The interview of Dr. Jamilur Reza Choudhury, one of Bangladesh’s top experts in communication and infrastructure, revealed Bangladesh’s enormous infrastructure challenges and potential solutions to overcome them.
The Daily Star published the interview with Prof Choudhury, which took place in July 2019 as a posthumous tribute to the late professor.
According to the professor, Bangladesh’s geography presents a challenge itself; Bangladeshis have to cross rivers to travel from one place to another, and transportation relied primarily on riverways and railways.
The high construction cost is the primary barrier to building these critical infrastructures. Because Bangladesh is a low-lying area and prone to flooding, its roads and railways need to be built on embankments, which adds to the cost.
Additionally, the design of these surface structures must also be strong enough to withstand earthquakes and other hazards.
The government has also built important bridges that would improve their transportation network. While some have of these bridges, have reduced travel times in the country such as the two bridges: the Second Meghna Bridge and the Second Gumti Bridge.
However, some bridge constructions would sometimes encounter structural deficiencies, which would need more strengthening work.
The government has since added important bridges to improve the country’s transportation network and shortened travel times. However, some of these bridges will be structurally deficient, and which would require further strengthening work.
The construction of the Padma bridge exemplifies Bangladesh infrastructure woes
The Padma bridge, known as the Padma Multipurpose bridge in Bangladesh, will be its longest with a total length of 6.150 kilometers upon completion. The bridge will connect the country’s southwest to its northern and eastern regions and is expected to boost its GDP by 1.2%.
However, the bridge is the most challenging construction project in the history of Bangladesh.
Construction of the project experienced significant delays due to allegations of corruption, which led the World Bank and other donors to withdraw their commitment and pushed Bangladesh’s government to fund the project (Court throws, 2017).
The bridge was expected to open between November to December 2020. However, according to Dhaka Tribune, as of writing this article, the bridge is still in its completion stage and scheduled to open to traffic by June 2022.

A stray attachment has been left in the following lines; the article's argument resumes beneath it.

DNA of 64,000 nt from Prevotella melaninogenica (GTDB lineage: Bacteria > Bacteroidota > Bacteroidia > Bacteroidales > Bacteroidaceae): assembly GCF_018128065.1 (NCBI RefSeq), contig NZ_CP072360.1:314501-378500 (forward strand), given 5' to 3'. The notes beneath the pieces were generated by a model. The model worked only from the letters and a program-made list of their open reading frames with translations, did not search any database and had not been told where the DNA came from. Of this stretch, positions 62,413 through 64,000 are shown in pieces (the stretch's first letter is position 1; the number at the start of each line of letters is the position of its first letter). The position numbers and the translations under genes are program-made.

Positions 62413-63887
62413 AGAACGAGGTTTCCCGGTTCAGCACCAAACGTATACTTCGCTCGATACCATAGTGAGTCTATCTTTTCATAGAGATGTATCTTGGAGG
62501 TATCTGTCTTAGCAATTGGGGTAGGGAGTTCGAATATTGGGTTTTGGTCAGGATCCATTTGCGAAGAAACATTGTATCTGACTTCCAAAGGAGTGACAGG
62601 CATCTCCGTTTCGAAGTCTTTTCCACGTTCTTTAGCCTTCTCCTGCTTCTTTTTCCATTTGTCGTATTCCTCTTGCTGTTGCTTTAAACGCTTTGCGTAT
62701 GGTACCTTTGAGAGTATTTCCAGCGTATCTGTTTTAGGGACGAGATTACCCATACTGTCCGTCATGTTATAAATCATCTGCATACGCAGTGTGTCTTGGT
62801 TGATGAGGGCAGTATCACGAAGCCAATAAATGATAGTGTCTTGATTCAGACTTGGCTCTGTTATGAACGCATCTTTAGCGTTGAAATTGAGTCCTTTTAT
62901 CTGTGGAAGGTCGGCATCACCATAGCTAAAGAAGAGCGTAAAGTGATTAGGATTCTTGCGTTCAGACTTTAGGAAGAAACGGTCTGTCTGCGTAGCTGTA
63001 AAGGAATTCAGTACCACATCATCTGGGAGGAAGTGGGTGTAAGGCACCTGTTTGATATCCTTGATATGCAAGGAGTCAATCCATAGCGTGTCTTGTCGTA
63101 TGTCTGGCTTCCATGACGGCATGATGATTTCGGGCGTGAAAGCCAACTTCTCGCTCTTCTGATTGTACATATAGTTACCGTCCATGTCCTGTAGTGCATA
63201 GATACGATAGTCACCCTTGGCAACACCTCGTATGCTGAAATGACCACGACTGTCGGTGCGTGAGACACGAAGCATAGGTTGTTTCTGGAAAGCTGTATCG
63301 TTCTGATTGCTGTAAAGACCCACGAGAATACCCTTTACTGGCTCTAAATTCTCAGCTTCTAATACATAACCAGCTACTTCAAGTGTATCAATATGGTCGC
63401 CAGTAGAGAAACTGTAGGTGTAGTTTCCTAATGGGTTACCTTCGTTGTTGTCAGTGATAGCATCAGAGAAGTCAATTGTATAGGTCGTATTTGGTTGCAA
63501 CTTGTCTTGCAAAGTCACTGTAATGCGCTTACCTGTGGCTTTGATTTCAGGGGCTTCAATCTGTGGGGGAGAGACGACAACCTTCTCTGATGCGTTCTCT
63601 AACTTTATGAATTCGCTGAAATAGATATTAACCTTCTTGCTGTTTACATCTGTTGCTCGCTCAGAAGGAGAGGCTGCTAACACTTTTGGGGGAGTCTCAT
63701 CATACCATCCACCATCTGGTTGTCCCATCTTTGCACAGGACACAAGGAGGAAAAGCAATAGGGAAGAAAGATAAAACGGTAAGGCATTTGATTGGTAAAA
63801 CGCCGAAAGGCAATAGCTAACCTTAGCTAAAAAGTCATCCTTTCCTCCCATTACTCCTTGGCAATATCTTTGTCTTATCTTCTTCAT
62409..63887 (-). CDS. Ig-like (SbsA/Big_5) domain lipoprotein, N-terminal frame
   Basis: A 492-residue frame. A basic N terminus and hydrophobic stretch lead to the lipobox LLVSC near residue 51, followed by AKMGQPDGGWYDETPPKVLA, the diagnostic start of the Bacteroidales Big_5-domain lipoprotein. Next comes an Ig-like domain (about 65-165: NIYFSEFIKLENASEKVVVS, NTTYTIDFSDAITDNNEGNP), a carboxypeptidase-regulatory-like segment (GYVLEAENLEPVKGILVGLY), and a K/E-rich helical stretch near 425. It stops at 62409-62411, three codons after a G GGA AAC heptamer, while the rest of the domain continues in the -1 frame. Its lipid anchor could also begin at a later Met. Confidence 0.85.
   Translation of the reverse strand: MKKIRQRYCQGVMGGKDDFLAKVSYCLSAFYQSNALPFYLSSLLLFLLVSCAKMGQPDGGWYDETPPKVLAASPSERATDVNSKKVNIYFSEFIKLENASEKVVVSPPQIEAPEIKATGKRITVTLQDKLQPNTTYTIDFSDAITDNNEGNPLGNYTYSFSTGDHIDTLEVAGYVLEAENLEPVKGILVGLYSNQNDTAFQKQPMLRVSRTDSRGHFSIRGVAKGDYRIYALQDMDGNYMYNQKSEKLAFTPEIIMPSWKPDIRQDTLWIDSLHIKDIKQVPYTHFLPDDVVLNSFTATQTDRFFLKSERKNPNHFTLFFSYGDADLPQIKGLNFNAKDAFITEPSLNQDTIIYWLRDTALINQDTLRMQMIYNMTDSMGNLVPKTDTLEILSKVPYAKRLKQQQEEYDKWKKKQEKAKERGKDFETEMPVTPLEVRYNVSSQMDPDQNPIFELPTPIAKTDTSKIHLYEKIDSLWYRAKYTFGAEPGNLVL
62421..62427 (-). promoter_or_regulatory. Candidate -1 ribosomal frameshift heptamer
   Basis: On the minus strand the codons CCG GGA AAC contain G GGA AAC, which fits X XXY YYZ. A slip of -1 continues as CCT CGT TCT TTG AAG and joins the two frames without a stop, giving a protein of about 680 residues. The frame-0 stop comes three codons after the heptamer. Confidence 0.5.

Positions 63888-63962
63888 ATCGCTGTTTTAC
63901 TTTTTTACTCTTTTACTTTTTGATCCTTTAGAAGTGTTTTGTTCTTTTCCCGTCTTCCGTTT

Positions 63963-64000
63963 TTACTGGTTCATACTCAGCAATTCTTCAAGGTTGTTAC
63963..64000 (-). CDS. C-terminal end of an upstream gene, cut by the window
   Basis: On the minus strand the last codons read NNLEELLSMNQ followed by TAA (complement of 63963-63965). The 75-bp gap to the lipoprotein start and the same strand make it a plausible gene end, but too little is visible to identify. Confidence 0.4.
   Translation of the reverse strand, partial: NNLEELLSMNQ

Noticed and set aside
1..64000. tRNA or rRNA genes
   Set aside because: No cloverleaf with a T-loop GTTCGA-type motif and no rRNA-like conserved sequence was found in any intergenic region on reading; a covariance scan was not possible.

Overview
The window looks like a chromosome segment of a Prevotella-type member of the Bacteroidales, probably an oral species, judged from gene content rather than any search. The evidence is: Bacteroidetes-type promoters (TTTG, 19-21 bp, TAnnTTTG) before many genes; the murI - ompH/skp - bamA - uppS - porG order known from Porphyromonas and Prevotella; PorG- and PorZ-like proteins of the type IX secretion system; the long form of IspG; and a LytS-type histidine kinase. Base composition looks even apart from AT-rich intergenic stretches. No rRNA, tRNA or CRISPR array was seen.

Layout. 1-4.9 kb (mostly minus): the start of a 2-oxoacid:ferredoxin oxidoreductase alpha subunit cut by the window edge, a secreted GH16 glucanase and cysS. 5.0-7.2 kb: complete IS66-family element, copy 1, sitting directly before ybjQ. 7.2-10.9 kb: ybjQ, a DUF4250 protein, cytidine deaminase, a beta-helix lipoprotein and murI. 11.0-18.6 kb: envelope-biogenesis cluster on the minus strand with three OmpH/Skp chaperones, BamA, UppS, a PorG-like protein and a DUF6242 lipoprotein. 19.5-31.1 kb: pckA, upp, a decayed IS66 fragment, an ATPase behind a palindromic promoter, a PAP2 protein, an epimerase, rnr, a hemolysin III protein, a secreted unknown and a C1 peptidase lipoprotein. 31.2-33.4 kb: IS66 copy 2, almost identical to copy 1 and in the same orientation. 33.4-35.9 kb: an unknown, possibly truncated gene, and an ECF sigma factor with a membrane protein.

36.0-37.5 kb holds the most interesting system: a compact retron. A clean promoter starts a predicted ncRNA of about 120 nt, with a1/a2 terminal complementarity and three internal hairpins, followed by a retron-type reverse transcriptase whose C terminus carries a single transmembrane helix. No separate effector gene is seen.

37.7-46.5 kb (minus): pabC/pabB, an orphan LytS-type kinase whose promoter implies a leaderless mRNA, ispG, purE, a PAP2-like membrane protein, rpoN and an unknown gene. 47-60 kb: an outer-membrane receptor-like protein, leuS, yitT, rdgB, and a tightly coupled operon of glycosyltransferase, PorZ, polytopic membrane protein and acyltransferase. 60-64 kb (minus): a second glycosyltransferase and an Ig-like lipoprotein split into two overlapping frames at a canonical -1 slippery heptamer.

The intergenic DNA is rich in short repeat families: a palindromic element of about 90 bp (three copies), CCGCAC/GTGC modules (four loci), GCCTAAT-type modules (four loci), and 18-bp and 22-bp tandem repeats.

Padma Bridge’s construction extended its four-year deadline because of the many challenges that the project encountered, said Prof Choudhury.
First, the project requires new construction and engineering techniques to cope with the unique geographical condition of the river. Riverbed movement and river scouring are major construction challenges.
Second, the project would need additional funds to hold the river into place. Approximately USD$ 1 billion is invested in river training in Janjira and Mawa banks to keep the river in its current position.
Third, soil tests revealed that the bridge’s foundation would sit on clay layers, which presents enormous challenges for engineers to ensure that the bridge’s foundation can sufficiently carry the bridge’s entire load and withstand river fluctuation, grouting, and other hazards.
According to Prof Choudhury, redesigns and adjustments to the plan caused delays, but the good news is that the government has resolved all the challenges.
Dhaka’s traffic problems
To address congestion problems in Dhaka, the World Bank, in partnership with the government, launched a Strategic Transport Plan (STP) for 2005-25. The plan includes constructing Massive Rapid Transit (MRT) and Bus Rapid Transit (BRT) networks.
Construction has started and is causing substantial traffic congestions in the city. With the additional lines added to Dhaka’s transport network, completing the STP, which would at least take 12 years, will significantly improve the traffic situation in Dhaka.
The present bus route situation is also a problem in Dhaka; competition between bus operators taking passengers is causing traffic blockage and serious road accidents.
Prof Choudhury admits that Bangladesh’s transport infrastructure weaknesses hinder the country from achieving its development goals and discourages foreign investments.
Overcoming these weaknesses is a big challenge for the country and would entail a major transformation in its governance and policies surrounding infrastructure planning, development, and implementation.
PHOTO CREDIT: Padma Bridge by Pinu Rahman – Own work, CC BY-SA 4.0, https://commons.wikimedia.org/w/index.php?curid=97131134